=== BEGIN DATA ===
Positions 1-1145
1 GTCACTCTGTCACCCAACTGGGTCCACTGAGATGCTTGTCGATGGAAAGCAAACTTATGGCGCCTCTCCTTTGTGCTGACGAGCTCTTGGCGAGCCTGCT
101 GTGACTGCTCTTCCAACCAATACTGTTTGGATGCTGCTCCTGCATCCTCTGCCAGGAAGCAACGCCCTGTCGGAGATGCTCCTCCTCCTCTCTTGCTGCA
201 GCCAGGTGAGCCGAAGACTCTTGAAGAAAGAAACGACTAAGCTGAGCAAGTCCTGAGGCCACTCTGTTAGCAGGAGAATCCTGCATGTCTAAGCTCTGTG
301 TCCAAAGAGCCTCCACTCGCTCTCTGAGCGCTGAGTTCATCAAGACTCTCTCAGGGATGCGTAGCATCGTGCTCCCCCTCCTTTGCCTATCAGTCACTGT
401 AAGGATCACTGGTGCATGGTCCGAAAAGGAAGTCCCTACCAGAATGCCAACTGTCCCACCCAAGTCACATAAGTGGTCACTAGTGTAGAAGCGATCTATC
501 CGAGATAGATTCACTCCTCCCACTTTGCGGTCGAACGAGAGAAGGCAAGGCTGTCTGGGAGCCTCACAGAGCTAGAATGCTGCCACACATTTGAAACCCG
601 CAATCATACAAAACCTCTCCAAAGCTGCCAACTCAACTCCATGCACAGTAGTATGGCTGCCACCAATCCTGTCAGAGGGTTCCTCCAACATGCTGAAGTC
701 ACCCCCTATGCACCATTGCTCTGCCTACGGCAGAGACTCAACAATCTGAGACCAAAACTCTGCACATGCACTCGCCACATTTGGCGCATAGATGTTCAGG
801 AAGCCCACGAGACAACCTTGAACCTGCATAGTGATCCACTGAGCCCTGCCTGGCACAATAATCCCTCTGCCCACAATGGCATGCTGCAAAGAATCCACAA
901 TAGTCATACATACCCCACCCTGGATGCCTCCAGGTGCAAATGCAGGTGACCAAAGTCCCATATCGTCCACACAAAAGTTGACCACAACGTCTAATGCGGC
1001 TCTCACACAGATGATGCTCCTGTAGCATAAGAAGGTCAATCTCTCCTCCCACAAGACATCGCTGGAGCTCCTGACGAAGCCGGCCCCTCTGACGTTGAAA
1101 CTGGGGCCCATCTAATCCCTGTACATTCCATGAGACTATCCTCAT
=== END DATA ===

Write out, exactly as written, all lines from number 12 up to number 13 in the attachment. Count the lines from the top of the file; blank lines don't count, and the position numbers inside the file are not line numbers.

1001 TCTCACACAGATGATGCTCCTGTAGCATAAGAAGGTCAATCTCTCCTCCCACAAGACATCGCTGGAGCTCCTGACGAAGCCGGCCCCTCTGACGTTGAAA
1101 CTGGGGCCCATCTAATCCCTGTACATTCCATGAGACTATCCTCAT